/

Sam Harris on consciousness

October 19th, 2011

Brain

I have twice before blogged about high-profile atheist Sam Harris, none too favourably – in Sam Harris – man of reason? and Sam Harris on faith – sensible or silly?.

So it is pleasing to report some of Sam’s thinking that I can resonate with.

It came in a post, The mystery of consciousness, on Sam’s blog. I believe Sam is making five main points:

1. Definition:

He defines consciousness as sentience characterised by subjective experience.

2. Consciousness does not seem to fit within physical reality.

Although the human brain may be described scientifically in terms of atoms and chemical reactions, this is not the whole story. “At the level of your experience, you are not a body of cells, organelles, and atoms; you are consciousness and its ever-changing contents, passing through various stages of wakefulness and sleep, and from cradle to grave.” Harris goes on to say:

…. no evidence for consciousness exists in the physical world …. The only thing in this universe that attests to the existence of consciousness is consciousness itself …. Absolutely nothing about a brain, when surveyed as a physical system, suggests that it is a locus of experience. Were we not already brimming with consciousness ourselves, we would find no evidence of it in the physical universe

3. Consciousness is our primary reality.

Everything else could be an illusion, like the world in The Matrix, but our experience of consciousness would still be real. “… the fact that I am having an experience is indisputable (to me, at least)…. Consciousness is the one thing in this universe that cannot be an illusion.”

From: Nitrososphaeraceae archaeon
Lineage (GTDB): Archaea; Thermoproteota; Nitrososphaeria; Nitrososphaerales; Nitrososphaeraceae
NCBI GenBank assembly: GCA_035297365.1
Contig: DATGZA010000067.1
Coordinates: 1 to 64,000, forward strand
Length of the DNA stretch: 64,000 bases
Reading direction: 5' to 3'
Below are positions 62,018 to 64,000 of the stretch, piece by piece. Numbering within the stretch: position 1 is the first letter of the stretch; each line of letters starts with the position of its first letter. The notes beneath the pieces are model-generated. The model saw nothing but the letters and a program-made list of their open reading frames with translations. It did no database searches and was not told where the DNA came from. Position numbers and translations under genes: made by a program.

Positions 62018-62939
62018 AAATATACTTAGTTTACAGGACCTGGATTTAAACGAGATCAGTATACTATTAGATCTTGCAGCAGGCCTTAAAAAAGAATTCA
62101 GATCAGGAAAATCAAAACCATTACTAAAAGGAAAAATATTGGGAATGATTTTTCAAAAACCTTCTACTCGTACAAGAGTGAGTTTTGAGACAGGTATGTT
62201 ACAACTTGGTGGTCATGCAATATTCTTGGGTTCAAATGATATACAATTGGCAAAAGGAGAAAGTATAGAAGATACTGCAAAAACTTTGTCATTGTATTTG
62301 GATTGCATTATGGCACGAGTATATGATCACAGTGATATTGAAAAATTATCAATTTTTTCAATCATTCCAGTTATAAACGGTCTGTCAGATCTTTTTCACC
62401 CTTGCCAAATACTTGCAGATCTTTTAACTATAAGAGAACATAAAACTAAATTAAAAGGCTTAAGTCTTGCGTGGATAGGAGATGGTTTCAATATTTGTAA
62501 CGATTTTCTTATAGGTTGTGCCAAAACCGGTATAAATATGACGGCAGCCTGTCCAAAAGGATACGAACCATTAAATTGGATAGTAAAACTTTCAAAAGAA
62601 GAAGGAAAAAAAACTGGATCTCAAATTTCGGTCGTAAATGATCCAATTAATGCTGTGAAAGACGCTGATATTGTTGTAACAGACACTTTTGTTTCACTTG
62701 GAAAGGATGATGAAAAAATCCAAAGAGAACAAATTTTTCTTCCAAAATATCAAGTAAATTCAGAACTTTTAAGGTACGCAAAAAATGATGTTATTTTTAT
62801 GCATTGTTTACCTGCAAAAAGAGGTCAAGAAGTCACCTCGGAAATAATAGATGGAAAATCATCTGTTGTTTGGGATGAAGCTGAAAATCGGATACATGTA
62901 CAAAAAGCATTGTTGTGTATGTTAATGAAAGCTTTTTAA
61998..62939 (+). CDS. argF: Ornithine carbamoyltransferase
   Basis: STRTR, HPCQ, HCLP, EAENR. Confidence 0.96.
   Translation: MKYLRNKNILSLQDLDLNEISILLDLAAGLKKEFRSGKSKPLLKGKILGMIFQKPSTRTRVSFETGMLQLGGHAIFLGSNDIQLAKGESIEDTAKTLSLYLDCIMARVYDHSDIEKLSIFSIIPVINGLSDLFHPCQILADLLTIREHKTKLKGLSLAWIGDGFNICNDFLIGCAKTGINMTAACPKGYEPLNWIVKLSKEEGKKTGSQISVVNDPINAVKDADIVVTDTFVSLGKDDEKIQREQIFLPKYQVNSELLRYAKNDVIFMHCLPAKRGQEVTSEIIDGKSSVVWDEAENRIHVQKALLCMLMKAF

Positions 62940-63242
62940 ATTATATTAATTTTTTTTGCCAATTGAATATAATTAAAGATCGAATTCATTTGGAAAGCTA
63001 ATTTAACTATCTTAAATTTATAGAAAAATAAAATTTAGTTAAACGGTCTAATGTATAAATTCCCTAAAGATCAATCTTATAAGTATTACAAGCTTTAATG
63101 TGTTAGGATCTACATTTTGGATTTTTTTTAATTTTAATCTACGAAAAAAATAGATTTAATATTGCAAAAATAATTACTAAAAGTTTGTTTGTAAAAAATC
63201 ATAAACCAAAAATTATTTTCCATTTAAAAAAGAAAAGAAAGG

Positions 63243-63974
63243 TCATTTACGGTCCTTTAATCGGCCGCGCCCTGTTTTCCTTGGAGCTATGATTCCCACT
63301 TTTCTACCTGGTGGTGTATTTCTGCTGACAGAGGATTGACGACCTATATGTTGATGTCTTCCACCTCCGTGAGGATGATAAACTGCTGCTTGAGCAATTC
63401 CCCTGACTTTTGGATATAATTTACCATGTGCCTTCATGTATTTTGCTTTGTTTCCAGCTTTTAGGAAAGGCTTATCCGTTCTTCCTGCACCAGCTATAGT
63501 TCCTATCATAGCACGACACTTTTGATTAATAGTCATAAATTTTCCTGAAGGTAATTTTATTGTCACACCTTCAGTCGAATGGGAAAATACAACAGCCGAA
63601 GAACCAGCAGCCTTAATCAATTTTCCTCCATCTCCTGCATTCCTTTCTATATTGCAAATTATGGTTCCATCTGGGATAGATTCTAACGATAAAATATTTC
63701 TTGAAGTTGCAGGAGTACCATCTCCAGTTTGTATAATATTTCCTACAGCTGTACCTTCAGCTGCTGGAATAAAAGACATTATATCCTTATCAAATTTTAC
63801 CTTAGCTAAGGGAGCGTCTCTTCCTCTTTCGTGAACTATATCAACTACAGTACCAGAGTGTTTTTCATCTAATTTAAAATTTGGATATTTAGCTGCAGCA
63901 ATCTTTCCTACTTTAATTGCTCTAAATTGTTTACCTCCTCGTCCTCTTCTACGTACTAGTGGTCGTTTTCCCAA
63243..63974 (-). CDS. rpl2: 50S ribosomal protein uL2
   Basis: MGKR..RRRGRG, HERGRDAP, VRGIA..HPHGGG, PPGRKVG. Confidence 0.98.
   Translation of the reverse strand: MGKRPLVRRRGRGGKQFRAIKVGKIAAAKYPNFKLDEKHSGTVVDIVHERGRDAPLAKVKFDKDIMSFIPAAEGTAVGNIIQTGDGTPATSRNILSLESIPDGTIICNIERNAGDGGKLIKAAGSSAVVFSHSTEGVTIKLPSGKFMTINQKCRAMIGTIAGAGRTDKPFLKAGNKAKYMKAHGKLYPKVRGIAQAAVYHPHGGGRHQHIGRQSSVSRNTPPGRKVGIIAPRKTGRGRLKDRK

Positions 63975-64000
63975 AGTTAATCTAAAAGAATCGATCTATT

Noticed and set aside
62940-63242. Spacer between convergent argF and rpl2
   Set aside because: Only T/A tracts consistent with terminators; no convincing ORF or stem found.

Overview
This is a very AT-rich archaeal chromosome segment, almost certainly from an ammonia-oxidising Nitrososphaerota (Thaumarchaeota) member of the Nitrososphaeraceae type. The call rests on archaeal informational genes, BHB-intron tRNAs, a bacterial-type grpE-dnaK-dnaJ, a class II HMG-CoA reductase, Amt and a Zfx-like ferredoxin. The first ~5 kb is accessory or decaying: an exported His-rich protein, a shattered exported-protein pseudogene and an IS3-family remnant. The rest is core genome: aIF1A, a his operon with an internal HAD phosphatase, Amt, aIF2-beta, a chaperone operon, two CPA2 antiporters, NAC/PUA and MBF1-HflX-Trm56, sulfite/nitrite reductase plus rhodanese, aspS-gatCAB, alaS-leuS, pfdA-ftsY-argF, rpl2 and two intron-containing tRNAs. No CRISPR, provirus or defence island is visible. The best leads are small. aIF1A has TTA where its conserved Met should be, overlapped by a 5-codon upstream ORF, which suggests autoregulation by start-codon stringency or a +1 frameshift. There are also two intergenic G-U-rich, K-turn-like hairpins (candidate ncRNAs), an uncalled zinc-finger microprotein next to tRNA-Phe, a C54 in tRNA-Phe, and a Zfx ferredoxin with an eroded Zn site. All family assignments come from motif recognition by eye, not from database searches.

4. It is difficult to explain how consciousness emerged in the evolutionary process.

He says: “this notion of emergence strikes me as nothing more than a restatement of a miracle” It is a similar problem to trying to explain how the universe appeared out of nothing:

The idea that everything (matter, space-time, their antecedent causes, and the very laws that govern their emergence) simply sprang into being out of nothing seems worse than a paradox. “Nothing,” after all, is precisely that which cannot give rise to “anything,” let alone “everything.”

5. We don’t really understand consciousness.

He concludes: “an analysis of purely physical processes will never yield a picture of consciousness”.

Why I find this significant

It is fascinating that an educated and outspoken atheist should be making these points, because they are generally points made by christians. For example:

  • Many atheists would be ‘physicalists’, believing that the observable and measurable physical world is all of reality. But Harris is arguing that the physical world cannot explain consciousness, which is a view more commonly held by christians.
  • CS Lewis and others have used the experiential reality of our conscious minds, together with its rationality and ethics, to construct arguments for the reality of God.
  • Most surprising of all (to me) are his comments on the origin of the universe, which could easily be taken to be the beginnings of a Cosmological argument for the existence of God.

It will be interesting to see where these thoughts lead him.

Read more on consciousness and the origin of the universe.

Leave a Reply

Your email address will not be published. Required fields are marked *